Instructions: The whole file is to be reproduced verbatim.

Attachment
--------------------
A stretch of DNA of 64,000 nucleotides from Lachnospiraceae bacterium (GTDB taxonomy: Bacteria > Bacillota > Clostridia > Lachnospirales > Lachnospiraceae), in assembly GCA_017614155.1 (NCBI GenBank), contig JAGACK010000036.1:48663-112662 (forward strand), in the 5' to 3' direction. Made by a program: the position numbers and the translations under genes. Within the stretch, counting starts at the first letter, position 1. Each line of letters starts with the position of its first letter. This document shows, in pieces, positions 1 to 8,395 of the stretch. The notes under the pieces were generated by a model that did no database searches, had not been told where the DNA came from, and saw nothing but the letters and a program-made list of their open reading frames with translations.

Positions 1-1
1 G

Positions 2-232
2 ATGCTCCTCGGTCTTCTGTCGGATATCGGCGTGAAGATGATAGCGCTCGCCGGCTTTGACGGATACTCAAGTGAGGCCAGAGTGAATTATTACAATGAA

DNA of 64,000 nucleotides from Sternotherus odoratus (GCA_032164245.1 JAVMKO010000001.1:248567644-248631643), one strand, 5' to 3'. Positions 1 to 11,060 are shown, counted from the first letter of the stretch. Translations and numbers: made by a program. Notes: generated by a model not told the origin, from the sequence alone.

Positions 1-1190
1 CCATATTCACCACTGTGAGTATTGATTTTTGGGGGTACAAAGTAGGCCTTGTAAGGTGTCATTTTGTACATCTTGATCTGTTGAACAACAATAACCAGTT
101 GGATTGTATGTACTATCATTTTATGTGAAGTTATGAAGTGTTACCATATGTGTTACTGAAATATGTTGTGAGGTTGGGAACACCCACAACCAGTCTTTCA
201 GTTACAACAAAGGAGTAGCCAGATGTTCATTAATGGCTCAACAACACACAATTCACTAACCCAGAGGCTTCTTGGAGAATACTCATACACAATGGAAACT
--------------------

A stretch of DNA of 64,000 nucleotides from Lachnospiraceae bacterium (GTDB taxonomy: Bacteria > Bacillota > Clostridia > Lachnospirales > Lachnospiraceae), in assembly GCA_017614155.1 (NCBI GenBank), contig JAGACK010000036.1:48663-112662 (forward strand), in the 5' to 3' direction. Made by a program: the position numbers and the translations under genes. Within the stretch, counting starts at the first letter, position 1. Each line of letters starts with the position of its first letter. This document shows, in pieces, positions 1 to 8,395 of the stretch. The notes under the pieces were generated by a model that did no database searches, had not been told where the DNA came from, and saw nothing but the letters and a program-made list of their open reading frames with translations.

Positions 1-1
1 G

Positions 2-232
2 ATGCTCCTCGGTCTTCTGTCGGATATCGGCGTGAAGATGATAGCGCTCGCCGGCTTTGACGGATACTCAAGTGAGGCCAGAGTGAATTATTACAATGAA

DNA of 64,000 nucleotides from Sternotherus odoratus (GCA_032164245.1 JAVMKO010000001.1:248567644-248631643), one strand, 5' to 3'. Positions 1 to 11,060 are shown, counted from the first letter of the stretch. Translations and numbers: made by a program. Notes: generated by a model not told the origin, from the sequence alone.

Positions 1-1190
1 CCATATTCACCACTGTGAGTATTGATTTTTGGGGGTACAAAGTAGGCCTTGTAAGGTGTCATTTTGTACATCTTGATCTGTTGAACAACAATAACCAGTT
101 GGATTGTATGTACTATCATTTTATGTGAAGTTATGAAGTGTTACCATATGTGTTACTGAAATATGTTGTGAGGTTGGGAACACCCACAACCAGTCTTTCA
201 GTTACAACAAAGGAGTAGCCAGATGTTCATTAATGGCTCAACAACACACAATTCACTAACCCAGAGGCTTCTTGGAGAATACTCATACACAATGGAAACT